Consumer Safety Institute - Netherlands Activities child safety 2018


Within our program 'Growing up safely' we try to achieve a safe start for all children and adolescents. To achieve this, we try to meet the needs and risks for each specific age group. In order to reduce injury we focus on protection and/or strengthening of physical, social and mental skills and risk competences. We aim at the most relevant settings (at home, school, in traffic and when going out with friends) in our attempt to prevent serious injuries and improve quality of life. We want all children and adolescents to be safe at home, in school/child care/kindergarden and on the road.

Prevention of injury in these target groups is important because home injuries and sports injuries are the cause of many medical treatments and high burden of disease. Home injuries occur number 1 in our national list of incidents with the highest burden of disease in children 0 – 15 years. ( Source: Hamberg-van Reenen & Meijer (red.), Gezond Opgroeien. Verkenning Jeugdgezondheid. 2014, RIVM)

The focus in our prevention strategy is on:

  • Protecting (mostly 0-4 year olds)
  • Teaching physical and social skills and risk competences in older groups.

Parents and care takers need to be informed and advices. Local health professionals and professionals working in child care/kindergarden and schools can help them. They can facilitate a safe environment and support parents by advising them on prevention measures needed.

Our main activities in 2018 are:

Expand existing method 'Growing up Safely' (=education of new parents 0-4 yrs on child safety issues through network of local health professionals with the help of theme specific information leaflets, both off- and online): development of digital online tool giving parents tailored advice. Child safety themes and prevention measures are explained in short online and tailored messages enhancing specific behaviours in parents in a positive way. Themes highlighted in 2018 will be the prevention of SIDS (because this a great fear in parents and health professionals get many questions on the subject) and safe transportation of young children in cars and on bicycles (because it is a practical issue for parents and because health professionals get many questions on i-size and how to transport a young child safely on a bike in the Dutch traffic situation).

Promote risky play: Next step in campaign launched in 2017. Campaign promotes risky play in children by aiming at parents. Special attention in 2018 for enhancing self efficacy in parents (when to intervene?) and coping with social norm (f.i. other parents disapproving of your attempts to enhance risky play in your child). We are also looking at expanding the campaign with advice on risky play aimed directly at young children (< 5 yrs).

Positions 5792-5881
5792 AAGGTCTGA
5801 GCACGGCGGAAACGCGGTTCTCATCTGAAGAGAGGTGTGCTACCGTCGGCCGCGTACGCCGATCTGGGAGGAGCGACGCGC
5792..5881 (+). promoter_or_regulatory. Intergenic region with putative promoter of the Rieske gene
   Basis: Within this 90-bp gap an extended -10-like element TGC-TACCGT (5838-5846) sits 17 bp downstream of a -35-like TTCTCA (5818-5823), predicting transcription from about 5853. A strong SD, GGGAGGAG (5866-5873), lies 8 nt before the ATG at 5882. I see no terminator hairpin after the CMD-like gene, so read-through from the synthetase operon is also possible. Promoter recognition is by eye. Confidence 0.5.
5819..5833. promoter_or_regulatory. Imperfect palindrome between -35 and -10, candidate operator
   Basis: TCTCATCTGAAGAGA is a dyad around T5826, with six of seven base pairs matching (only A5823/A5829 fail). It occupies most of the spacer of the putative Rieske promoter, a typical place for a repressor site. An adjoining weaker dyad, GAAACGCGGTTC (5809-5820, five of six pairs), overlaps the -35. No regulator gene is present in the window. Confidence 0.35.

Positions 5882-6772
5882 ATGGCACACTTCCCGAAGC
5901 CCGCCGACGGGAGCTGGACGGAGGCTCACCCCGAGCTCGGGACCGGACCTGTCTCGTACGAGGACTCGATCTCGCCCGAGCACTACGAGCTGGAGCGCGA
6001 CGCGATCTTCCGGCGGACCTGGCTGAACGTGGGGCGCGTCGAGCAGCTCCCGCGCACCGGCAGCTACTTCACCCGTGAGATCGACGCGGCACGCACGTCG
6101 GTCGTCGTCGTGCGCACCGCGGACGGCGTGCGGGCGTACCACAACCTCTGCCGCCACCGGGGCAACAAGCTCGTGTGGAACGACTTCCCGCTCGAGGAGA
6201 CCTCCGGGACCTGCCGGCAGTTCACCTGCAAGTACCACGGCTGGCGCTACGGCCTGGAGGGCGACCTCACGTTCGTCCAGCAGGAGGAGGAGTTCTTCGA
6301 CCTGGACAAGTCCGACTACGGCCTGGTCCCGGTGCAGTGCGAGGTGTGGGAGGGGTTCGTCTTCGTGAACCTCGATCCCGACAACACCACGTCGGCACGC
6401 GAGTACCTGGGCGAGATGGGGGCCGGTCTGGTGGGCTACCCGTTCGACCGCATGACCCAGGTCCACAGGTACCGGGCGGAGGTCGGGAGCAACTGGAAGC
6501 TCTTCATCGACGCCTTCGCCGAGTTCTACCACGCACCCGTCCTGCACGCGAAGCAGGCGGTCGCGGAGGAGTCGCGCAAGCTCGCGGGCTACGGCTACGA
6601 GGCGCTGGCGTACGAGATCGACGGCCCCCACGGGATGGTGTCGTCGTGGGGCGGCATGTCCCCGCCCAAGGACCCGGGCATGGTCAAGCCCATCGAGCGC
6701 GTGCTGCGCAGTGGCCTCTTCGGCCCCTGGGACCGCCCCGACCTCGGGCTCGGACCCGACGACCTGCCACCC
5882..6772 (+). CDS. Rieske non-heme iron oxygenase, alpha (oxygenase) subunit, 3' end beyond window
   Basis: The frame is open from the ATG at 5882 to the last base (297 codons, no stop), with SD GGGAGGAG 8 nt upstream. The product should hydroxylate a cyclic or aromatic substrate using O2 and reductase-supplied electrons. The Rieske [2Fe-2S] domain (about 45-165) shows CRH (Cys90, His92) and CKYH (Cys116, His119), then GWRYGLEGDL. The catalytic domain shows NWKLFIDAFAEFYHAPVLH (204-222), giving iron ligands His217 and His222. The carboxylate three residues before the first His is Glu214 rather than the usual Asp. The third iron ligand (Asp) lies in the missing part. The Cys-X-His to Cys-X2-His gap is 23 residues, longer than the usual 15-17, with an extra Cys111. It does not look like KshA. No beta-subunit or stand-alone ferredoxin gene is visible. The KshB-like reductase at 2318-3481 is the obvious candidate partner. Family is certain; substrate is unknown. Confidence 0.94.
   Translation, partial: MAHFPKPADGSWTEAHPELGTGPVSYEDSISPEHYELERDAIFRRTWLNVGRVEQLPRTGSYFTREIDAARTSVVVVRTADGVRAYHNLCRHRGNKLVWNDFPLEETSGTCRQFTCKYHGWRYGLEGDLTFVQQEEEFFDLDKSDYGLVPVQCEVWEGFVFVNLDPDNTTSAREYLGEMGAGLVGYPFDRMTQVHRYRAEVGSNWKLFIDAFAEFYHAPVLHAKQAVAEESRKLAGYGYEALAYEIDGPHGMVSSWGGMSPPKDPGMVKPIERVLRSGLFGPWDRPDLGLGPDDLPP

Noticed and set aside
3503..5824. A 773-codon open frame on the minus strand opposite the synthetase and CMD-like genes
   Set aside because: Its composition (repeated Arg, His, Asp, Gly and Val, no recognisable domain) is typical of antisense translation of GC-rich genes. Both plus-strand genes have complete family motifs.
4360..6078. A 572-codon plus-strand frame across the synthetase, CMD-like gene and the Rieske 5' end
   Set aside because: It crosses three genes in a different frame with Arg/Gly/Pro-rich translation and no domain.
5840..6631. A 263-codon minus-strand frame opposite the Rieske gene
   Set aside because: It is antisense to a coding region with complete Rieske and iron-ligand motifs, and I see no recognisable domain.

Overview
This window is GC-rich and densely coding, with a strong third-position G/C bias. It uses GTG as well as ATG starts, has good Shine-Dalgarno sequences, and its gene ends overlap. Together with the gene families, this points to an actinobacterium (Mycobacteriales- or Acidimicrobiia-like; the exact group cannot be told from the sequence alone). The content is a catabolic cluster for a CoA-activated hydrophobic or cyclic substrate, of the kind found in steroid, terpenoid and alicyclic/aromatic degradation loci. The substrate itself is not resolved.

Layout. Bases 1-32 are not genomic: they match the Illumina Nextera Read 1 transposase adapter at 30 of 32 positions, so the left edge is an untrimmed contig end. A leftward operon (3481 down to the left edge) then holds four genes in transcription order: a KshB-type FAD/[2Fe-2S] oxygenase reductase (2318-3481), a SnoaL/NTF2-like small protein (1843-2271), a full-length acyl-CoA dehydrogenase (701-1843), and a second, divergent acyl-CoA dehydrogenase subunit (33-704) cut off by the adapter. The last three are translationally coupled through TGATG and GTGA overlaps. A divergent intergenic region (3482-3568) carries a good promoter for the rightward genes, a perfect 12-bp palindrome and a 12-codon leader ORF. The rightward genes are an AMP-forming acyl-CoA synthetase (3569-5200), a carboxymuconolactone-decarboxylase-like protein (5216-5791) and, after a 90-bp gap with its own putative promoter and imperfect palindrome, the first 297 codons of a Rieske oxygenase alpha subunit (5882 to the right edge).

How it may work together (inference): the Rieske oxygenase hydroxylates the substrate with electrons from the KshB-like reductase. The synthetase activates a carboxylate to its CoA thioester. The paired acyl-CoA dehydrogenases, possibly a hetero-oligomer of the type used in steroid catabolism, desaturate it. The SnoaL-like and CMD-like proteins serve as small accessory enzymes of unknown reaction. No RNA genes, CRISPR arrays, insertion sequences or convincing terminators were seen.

Support kinder gardens and schools: Advising and facilitating professionals in these settings on how to implement a structural policy on safety, health and wellbeing. We have developed an online tool called the "Risk monitor". Schools/kindergarden can access their safety policy with a checklist based on a set of indicators known to be of influence on safety, health and wellbeing. The tool gives advice on measures to take to improve the current situation and steps to take to imbed the measures in a structural safety policy.

Targets and target groups

Main target

Contribute to safe and healthy upbringing of children resulting in less injuries by:

  • Giving parents, care takers, professionals insight in the main risks and advising them on positive actions to prevent injury. For instance, making parents more aware of the importance of risky play on a child's development.
  • Promoting safe behaviour in parents/care takers.
  • Promoting the development of physical and social skills and risk competences in children.
  • Strengthening of skills in professionals by providing them with up to date information on child safety issues. Advising them on how to support parents by providing them with manuals, training, e-learning, online news letters, and educational material.

Target groups

To be able to achieve the main goals we aim at both parents and care takers, and at local health professionals, policy makers and other professionals such as teachers, pedagogical staff and school management.


We monitor both the effects of our activities as the need for information in new parents and their appreciation of our materials. In 2017 target group research among 1.086 parents and 595 professionals showed:

  • Local health professionals needing a good mix of standardized leaflets on all child safety issues combined with online tools to be used during consultation moments with parents. They want to be educated and trained on the issues most new parents have questions about: safe sleeping, how to make your home safe for your new born, how to transport a child in a car of on a bicycle.
  • Pregnant women needing information on child safe homes, transportation of a child in a car and prevention of SIDS.
  • Parents of children 1-4 years needing information on safe play and water safety.

Most parents look for information on child safety

  1. online
  2. by asking advice of a health professional
  3. by asking advice of family and friends.

Share this page